The Charlotte-Mecklenburg Police Department is recommending the city spend $7 million with the Taser company over five years to buy and operate 1,400 body cameras, a purchase that Chief Rodney Monroe said is a priority.
CMPD told City Council on Monday that it wants to buy the Axon Flex Body Camera, manufactured by Arizona-based Taser. The department said five camera manufacturers submitted proposals to the city, and the CMPD field-tested two types of cameras.
CMPD also gave council members an overview of how the cameras would work, when cameras would record and how images would be saved.
Council members are scheduled to vote on the purchase Jan. 26.
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CMPD has had video cameras inside patrol cars since 1997. It purchased body cameras for its motorcycle unit in August 2012, and added cameras for another 26 officers last year.
This purchase will put a camera on each officer, creating a massive amount of recordings between police and citizens.
“Our officers liked the ease of use. They are quite durable,” said CMPD Major Stephen Willis, who made a presentation to council members Monday.
CMPD policy would be for the cameras to record all traffic stops; any instances when an officer stops and frisks someone; uses of force; searches of property or people; and anytime a citizen requests it.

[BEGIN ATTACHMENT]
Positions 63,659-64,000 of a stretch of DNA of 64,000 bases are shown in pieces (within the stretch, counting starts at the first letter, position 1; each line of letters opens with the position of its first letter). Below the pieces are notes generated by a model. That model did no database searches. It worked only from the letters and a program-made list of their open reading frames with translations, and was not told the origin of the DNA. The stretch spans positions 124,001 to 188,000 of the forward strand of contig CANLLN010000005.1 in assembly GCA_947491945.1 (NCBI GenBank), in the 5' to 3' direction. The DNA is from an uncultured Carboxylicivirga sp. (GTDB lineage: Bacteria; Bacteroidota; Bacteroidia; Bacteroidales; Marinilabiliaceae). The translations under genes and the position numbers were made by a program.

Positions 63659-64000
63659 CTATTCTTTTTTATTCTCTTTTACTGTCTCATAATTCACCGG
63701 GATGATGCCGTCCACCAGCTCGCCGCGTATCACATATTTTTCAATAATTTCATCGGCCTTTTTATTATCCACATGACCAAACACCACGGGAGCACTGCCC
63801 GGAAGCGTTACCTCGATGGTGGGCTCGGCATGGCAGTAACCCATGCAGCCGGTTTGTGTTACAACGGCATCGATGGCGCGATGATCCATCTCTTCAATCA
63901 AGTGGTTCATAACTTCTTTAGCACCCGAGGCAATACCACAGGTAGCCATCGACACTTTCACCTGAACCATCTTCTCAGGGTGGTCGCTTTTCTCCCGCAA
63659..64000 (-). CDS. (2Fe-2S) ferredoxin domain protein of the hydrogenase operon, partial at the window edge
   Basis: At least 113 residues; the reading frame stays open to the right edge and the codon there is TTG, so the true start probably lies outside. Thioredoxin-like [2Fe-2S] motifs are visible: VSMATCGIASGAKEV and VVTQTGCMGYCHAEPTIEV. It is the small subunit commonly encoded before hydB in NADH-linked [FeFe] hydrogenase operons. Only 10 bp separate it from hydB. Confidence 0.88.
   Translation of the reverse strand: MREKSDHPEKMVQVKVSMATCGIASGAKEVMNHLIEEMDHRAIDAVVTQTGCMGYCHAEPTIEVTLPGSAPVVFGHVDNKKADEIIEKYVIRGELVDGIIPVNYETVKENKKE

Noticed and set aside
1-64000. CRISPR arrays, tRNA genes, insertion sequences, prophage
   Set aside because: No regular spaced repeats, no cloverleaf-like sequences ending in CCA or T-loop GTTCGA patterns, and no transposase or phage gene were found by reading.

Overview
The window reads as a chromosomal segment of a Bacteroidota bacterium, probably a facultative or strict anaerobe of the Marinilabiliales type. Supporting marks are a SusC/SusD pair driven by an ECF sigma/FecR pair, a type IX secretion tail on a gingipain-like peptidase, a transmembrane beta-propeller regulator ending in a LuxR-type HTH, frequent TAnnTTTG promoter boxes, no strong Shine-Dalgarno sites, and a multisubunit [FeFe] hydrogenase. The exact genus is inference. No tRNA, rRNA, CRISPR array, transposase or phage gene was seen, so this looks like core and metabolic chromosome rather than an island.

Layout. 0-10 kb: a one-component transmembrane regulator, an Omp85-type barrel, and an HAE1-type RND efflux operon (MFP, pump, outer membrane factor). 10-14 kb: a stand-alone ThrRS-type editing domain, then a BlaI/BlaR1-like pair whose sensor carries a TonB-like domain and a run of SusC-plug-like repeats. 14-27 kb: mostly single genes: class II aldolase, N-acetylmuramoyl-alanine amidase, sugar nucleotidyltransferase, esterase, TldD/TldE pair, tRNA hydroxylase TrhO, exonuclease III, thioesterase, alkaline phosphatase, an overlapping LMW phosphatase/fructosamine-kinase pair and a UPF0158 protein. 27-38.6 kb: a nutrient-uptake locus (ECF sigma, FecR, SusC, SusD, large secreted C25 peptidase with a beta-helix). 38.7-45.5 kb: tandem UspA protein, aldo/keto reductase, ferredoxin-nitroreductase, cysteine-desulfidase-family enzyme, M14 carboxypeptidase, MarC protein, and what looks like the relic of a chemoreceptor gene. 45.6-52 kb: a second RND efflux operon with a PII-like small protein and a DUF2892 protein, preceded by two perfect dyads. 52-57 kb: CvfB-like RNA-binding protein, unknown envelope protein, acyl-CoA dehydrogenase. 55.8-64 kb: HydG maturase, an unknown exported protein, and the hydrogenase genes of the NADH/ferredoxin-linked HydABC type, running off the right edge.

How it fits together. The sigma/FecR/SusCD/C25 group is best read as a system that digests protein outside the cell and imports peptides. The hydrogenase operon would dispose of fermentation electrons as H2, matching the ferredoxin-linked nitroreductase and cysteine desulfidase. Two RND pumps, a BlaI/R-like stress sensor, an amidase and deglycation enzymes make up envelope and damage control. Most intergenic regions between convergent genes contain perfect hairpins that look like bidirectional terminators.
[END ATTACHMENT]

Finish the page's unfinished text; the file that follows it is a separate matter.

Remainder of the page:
In some instances, the cameras would start recording automatically. When officers turn on the blue lights on their patrol cars, the cameras would begin recording. They also would also begin recording when an officer activates a Taser.
The cameras will always be capturing images, though not recording them. When an officer starts recording, the previous 30 seconds will also be stored.
Monroe said it will be CMPD policy for the cameras to be turned on, though he acknowledged there will be instances when an officer either forgets or chooses not to activate the cameras.
“We will have officers that won’t turn them on,” Monroe said. “We will have to weigh each one of those situations.”
The cameras will not record when an officer begins an active investigation, such as taking statements. One reason is that state law requires some of that evidence to be kept for 20 years, which would strain CMPD’s ability to preserve the data.
Council member Michael Barnes asked Monroe as to when an investigation would begin and whether cameras would record controversial events, a vague reference to the police shooting of Michael Brown in Ferguson, Mo.
“Bad things have happened once the investigative process has started,” Barnes said.
Monroe said those interactions would be recorded under policy.
In the first year of the cameras, the video would be stored under a Taser-managed site. After that, the city would create what it calls a digital management system.
The video would generally not be public record.
The city is seeking an exemption from the General Assembly to allow for citizens to view camera footage if they have made a complaint against an officer.
Most of the money would come from the city’s capital reserves.